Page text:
2009-11-05: Nerves Of Steel



Date: November 5th, 2009


Some things are made whole, others are on the way to being broken.

"Nerves Of Steel"

Building 26 - Isolation Room

There's been no change to the sweltering, isolated room Tracy Strauss has been delegated to for the time — however long — she's meant to be imprisoned here in Building 26. In the nation's capitol. It doesn't need to change: the set-up is simple, but it works. More than anything else.

Lamps bearing down their considerable heat surround her on all sides but one — her back, left to face the door from where she's been placed in the center, on the chair she can't move from. Given that there's been no need to move her immediately, the travel restraints are gone from her ankles, and she's drawn her feet up on the edge of the chair.

Every now and then, she has to move, look around the hellish orange-and-red hues of the heated prison and remind herself that she's going to get out of here. This is one of those times.

Yesterday was a very busy day for Max. Recovery. Settling Peter into their shared suite. Devising new and exciting methods for interrogating his newest plaything. Another day in the life.

The door to the Isolation Room slides open, sillhouetting Max's form in the arch. He lingers for a few seconds before he steps inside and in front of Tracy. He's wearing a sedate, slate grey suit and white shirt. Jacket slung over one shoulder, tie removed, top two buttons of his shirt undone. These are his only concessions to the heat. His outfit is tailored in such a way that the stump of his left arm is displayed for all the world to see. Though blood no longer soaks through his bandages, there is a rust-colored stain the size of a man's palm caused by the leaking and drying of fluids. He has a block of metal tucked under his good arm. It's in the neighborhood of two feet long, eight inches wide, and another eight inches deep. Despite the obvious weight, he cradles it against his torso in an almost motherly fashion, as if to protect it from harm.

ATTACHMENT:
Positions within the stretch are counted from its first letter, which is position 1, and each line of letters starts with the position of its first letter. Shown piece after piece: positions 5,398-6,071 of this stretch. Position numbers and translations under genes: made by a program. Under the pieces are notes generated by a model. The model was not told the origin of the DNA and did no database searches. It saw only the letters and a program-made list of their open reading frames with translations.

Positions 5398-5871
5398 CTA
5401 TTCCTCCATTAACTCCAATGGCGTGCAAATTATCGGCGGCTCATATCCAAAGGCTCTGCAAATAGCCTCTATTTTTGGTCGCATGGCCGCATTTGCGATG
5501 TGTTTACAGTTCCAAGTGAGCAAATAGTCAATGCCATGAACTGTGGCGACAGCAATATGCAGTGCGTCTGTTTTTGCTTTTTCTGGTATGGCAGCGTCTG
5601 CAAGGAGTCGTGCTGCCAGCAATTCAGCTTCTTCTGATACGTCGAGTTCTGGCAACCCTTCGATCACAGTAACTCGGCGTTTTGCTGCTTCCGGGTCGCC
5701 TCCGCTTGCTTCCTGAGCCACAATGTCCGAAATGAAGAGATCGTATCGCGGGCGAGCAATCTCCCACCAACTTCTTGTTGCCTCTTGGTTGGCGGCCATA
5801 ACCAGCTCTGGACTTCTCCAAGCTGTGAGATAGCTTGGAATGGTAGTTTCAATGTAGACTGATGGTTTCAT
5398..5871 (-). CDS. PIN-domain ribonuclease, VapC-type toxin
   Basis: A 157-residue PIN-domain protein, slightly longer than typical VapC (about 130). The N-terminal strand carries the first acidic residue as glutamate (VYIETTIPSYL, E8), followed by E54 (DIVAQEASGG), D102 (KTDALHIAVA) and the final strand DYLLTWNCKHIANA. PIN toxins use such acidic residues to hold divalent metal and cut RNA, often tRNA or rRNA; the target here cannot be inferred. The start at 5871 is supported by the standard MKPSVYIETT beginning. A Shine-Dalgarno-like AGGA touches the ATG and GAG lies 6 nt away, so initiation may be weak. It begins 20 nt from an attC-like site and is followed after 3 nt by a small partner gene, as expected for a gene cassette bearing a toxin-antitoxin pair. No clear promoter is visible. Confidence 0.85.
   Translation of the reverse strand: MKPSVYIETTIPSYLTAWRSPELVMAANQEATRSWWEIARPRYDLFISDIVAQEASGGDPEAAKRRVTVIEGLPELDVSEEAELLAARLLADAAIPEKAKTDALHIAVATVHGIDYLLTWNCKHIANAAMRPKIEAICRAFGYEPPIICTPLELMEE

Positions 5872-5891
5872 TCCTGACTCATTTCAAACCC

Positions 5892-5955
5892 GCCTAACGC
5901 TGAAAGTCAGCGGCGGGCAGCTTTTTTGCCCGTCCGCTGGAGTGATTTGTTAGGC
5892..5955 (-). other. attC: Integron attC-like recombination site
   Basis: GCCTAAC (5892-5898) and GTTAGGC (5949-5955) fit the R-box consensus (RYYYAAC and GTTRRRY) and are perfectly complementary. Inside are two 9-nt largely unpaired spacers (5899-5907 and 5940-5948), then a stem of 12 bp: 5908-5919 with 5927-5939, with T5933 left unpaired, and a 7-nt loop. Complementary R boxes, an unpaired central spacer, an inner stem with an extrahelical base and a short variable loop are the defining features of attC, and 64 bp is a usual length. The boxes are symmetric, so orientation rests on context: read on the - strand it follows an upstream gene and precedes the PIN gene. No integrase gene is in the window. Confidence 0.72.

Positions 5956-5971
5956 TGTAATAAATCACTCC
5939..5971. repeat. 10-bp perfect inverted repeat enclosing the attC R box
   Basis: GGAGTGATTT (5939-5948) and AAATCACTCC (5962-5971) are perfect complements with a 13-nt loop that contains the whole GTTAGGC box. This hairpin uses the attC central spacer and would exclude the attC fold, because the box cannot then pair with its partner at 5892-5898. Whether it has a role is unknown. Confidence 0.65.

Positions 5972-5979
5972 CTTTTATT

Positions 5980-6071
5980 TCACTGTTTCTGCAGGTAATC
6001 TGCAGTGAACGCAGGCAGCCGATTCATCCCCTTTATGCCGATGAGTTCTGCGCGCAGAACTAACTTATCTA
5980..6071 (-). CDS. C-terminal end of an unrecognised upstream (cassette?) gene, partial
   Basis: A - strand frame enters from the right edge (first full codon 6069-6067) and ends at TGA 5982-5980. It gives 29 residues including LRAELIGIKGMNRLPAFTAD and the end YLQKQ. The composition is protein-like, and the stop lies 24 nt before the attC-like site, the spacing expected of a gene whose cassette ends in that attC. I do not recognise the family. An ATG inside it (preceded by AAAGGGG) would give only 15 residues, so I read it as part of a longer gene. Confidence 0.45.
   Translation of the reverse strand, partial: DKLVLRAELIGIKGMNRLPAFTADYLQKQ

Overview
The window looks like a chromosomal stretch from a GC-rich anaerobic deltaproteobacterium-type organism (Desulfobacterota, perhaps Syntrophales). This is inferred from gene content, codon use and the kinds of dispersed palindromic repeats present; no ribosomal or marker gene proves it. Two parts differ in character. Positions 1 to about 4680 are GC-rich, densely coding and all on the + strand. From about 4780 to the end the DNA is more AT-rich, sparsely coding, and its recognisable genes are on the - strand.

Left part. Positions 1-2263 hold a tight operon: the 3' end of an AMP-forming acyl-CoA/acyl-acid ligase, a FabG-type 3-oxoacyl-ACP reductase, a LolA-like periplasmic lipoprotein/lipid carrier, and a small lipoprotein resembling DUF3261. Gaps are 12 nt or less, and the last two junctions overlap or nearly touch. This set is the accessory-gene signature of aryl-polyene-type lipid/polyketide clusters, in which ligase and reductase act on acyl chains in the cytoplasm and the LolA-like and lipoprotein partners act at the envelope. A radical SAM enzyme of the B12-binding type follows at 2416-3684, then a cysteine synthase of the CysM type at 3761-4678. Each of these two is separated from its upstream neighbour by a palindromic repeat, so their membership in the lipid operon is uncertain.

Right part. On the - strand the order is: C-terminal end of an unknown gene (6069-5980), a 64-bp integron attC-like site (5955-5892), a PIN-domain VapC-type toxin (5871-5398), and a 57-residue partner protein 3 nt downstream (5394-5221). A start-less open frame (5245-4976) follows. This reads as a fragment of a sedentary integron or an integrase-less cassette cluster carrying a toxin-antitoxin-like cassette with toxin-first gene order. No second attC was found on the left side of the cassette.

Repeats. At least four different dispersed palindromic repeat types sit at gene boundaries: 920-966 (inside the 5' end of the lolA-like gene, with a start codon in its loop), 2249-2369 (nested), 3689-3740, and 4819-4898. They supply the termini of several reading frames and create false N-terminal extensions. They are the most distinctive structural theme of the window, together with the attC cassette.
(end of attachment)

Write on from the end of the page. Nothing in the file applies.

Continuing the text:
"Ms. Strauss," he rumbles, his voice low and neutral. "How very nice to see you again. You'll excuse me if I don't shake hands."

As he speaks, a man in a fitted black jumpsuit drags in a steamer trunk and a cushy folding chair, then scurries out with a brief, furtive glance over his shoulder.

Before, when the door would open, Tracy would be quick to turn, inasmuch as she can, to see who's there: tormentor or saviour. This time, however, she is not so alert. The woman's silhouette stays unmoving, arms resting along the back of the chair by necessity of the metal bar between her wrists. Her reaction is delayed; with a faint jangle of chains, she looks over her shoulder once, slow, then faster, in recognition.

The heat has taken its toll: she's lethargic, covered in a glossy sheen of sweat, her long hair hangs limp and strangled, and her eyes are glassy and tired. Lifeless they are not. The strange chunk of metal, the trunk, and the state of Max's arm all earn a pessimistic glance, but her eyes focus up on the man in front of her, hardening with a coldness that defies the temperature.

"I was wondering when I'd see you again," Tracy says with no lack of bite.

Max keeps his eyes locked on Tracy as he lays his jacket over the back of his chair. It's somewhat awkward, as he appears unwilling to set down his block of metal. Still, he manages. Like a beloved child, he shifts it to his lap and supports it in the crook of his elbow. His scarred mouth tugs upward into a smile as he strokes his fingers along the smooth, rapidly warming surface. "I should still be in bed," he admits. "But I couldn't resist dropping in on you. And how are you, my dear? You look a bit wilted, truth be told."

"How do you think I am," Tracy's low, bitter words are quick to form. She slides her bare feet from the chair's seat to the warm floor and adopts a bolder pose despite her captivity, leaning back to sit straighter. Knees wide, it would be a casual pose if it weren't for— well, everything else. "What's that," she indicates the metal block with a subtle jerk of her chin.

"Cheer up, Ms. Strauss. This is the beginning of something new. Something very exciting for me." Max's smile grows wider, taking on a familiar, wolfish slant. "I was terribly vexed with you for taking my arm, you know. Then I realized that I should be grateful. You see, you've helped bring me one step closer to perfection. I thought we should share this moment, you and I."